What he lacked in musical training the Norwegian violinist Ole Bull made up for in power and enthusiasm.
In the mid-nineteenth century Bull spent a good deal of time in the United States. One day he was traveling down the Mississippi on a steamboat. As he sat reading a newspaper, a frontiersman approached him and offered him a drink of whiskey from a flask. Politely, the violinist declined. “Whiskey is like poison to me,” he said.
The man’s friends gathered around, saying, “if you can’t drink, then you’ve got to fight. You look damned strong! Show us what you’re good for!”
“A Norseman can fight as well as anybody when his blood is up,” said Bull. “But I can’t fight when my blood is cold and why should I?”
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“You look like a strong fellow,” was the response, “and damn it, you shall fight!”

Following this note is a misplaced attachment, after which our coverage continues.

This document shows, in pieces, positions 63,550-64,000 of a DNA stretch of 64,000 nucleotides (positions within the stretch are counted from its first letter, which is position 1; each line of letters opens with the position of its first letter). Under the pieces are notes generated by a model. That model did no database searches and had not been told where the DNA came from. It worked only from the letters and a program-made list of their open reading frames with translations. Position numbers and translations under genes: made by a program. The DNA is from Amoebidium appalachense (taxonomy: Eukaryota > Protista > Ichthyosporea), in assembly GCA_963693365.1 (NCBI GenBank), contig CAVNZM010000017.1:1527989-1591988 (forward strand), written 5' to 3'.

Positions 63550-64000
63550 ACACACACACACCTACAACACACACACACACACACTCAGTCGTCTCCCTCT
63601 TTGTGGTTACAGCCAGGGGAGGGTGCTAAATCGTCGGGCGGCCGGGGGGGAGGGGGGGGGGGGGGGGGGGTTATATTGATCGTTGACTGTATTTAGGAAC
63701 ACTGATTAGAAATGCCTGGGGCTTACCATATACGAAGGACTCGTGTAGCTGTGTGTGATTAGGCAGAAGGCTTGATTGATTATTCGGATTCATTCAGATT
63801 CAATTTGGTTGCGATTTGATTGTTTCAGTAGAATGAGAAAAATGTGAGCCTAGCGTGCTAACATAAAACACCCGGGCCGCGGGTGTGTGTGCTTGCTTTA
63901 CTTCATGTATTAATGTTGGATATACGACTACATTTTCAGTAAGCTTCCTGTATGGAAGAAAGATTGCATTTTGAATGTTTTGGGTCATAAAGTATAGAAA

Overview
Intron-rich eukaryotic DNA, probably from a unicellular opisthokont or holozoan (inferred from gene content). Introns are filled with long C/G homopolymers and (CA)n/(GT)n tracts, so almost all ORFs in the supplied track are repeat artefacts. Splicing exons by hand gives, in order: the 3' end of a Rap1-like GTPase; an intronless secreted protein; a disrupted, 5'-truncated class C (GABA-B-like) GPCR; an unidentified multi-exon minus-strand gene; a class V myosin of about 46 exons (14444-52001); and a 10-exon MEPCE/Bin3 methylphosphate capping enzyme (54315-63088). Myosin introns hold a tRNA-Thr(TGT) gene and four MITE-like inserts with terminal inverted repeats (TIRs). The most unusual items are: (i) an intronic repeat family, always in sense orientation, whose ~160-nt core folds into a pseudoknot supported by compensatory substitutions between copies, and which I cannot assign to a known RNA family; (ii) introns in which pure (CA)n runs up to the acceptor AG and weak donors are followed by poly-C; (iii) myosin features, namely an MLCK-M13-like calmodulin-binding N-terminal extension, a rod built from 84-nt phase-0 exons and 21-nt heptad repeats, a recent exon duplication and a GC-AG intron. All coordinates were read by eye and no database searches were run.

Seeing that he had no choice, Bull said calmly, “Since you insist on testing my strength and I have no reason for fighting, I’ll tell you what I’ll do. Let any one of you take hold of me in any way he likes and I’ll wager that in half a minute he shall lie on his back at my feet.”
They chose a big man who stepped forward and grasped the violinist by the waist. Instantly Bull wrenched himself free and threw the challenger over his head and slammed him senseless to the deck. One of the challenger’s friends pulled a Bowie knife and came forward. To Bull’s relief, the man used the knife to open a flask, the contents of which he poured down the challenger’s throat to revive him. Later, when a newspaper editor gave a bad review to one of the violinist’s concerts, he was taken to task by Ole Bull’s former adversary, who declared himself ready to fight for the strongest fiddler he had ever seen.